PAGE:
Many places in California are linked to a history of powerful earthquakes — San Francisco, struck in 1906 and again in 1989 with the rest of the Bay Area and Santa Cruz. Northridge near Los Angeles in 1994. The Monterey County town of Parkfield, dubbed the Earthquake Capital of the World.

But the Humboldt County coast where a magnitude 6.4 earthquake struck offshore early Tuesday might be among the state’s most regular if unheralded quake customers. It’s been home to more than three dozen magnitude 6 or 7 quakes in the last century. In fact, a year to the day before Tuesday’s earthquake, a magnitude 6.2 struck in the same area.

“It’s not an area where they’re strangers to earthquakes,” Mark Ghilarducci, director of the California Office of Emergency Services, said at a news conference Tuesday. “They’ve had pretty good sizeable earthquakes up in this area in the past, and we’re happy that this one wasn’t as large as it could have been and as we’ve seen in the past.”

Sarah Minson, a research geophysicist at the U.S. Geological Survey’s Earthquake Science Center at Moffett Field in Mountain View, said the seismic activity is due to a mashup of tectonic plates in the earth’s crust.

The main actors, the North American plate and the Pacific Plate, meet along the notorious San Andreas fault, which runs from Mexico east of Los Angeles and along the coast from San Francisco to Cape Mendocino, Minson said.

But from Cape Mendocino, the smaller Juan de Fuca plate is nestled offshore between the Pacific and North American plates, stretching northward along southwestern Canada. And the plate pileup, Minson said, produces a host of active fault lines.

“This is actually a really interesting area with really high seismicity,” Minson said. “There’s an awful lot going on in that area.”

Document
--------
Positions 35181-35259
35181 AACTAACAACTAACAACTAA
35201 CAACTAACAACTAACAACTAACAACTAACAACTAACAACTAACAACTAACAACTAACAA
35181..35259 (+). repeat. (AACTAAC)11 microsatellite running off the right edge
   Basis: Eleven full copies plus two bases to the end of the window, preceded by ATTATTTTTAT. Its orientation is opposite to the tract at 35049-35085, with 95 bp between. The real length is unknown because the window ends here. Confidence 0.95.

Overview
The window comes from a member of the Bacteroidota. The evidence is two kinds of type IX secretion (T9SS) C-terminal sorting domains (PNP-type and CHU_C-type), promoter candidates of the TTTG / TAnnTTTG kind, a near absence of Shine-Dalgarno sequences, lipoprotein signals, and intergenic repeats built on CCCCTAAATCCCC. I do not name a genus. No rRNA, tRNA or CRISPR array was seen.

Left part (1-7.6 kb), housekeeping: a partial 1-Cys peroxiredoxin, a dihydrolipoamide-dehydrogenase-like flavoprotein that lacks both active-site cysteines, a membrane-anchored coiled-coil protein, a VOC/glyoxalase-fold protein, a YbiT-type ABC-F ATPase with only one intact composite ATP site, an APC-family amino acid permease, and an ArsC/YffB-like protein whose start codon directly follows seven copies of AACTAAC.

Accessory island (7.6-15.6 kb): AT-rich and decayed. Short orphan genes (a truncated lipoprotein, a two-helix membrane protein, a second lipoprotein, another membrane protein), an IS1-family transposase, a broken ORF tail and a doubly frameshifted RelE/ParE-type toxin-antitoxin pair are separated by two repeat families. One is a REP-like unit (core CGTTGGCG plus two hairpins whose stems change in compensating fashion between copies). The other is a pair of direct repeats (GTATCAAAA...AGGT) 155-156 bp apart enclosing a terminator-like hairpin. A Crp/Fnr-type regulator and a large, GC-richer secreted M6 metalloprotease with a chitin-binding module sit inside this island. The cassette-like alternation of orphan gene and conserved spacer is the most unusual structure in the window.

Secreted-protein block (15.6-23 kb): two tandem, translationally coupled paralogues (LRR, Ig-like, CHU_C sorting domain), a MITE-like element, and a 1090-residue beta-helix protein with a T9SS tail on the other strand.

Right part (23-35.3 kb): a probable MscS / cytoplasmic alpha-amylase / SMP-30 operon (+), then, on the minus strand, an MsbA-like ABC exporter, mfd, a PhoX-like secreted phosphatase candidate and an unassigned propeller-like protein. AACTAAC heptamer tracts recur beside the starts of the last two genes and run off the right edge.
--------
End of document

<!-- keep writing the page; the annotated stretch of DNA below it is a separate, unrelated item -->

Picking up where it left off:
One of the most powerful recent earthquakes in the area struck April 25, 1992, a magnitude 7.2, followed the next day by powerful 6.5 and 6.6 magnitude aftershocks. The strong shaking damaged buildings, roads and bridges and triggered landslides in many of the same small towns affected Tuesday — Ferndale, Fortuna, Petrolia, Rio Del and Scotia, the California Department of Conservation said.

On Nov. 8, 1980, a magnitude 7 quake struck northwest of Eureka, with strong shaking for half a minute. It was felt from San Francisco to Salem, Oregon, though only six people were injured, and damage was relatively minor, given the magnitude, the USGS reported.

The USGS noted moderate earthquakes, including a magnitude 5.2 south of Eureka on June 7, 1975, that produced more damage than the 1980 quake because its epicenter was onshore and closer to populated areas. A magnitude 6.5 was reported on Dec. 21, 1954.

“The area over the last century has had about 40 earthquakes that are magnitude 6 to 7, so it’s not unusual for us to have earthquakes this size in this region,” said Cynthia Pridmore, senior engineering geologist for earthquake hazard communication at the California Geological Survey, at Tuesday’s news conference.

She said strong aftershocks are a concern — by Tuesday afternoon there already had been about 80 aftershocks, the strongest magnitudes 4.6, 4 and 3.9 — and there’s a 13% chance of a magnitude 5 or greater striking in the near future.

“So people do need to be prepared especially if they’re in weakened structures,” Pridmore said.

Despite the high potential for earthquakes, Minson said that unlike the Bay Area, the fault lines and earthquake epicenters along the Humboldt County coast tend to be far out to sea, lessening their severity. Ghilarducci said Tuesday’s temblor was about eight miles from shore.

“Most of these earthquakes are happening offshore,” Minson said, “so the amount of shaking onshore is less.”

And the way the faults tend to move — side to side rather than up and down — lessens the potential for an earthquake related hazard, such as tsunamis or seismic sea waves that can produce devastating flooding.

“If you don’t move the water vertically, you don’t make a wave,” Minson said. “So it’s just not going to do anything that’s going to excite a tsunami, which is good. Because otherwise, this could be very hazardous.”

Does the region’s seismic activity signal more earthquake risk for the Bay Area? Minson said “the answer is slightly complicated.”

“Everything is part of the global tectonic structure of the plates,” Minson said. Shaking from one quake can potentially spur motion on other nearby faults, “but large earthquakes are less likely than smaller earthquakes.”


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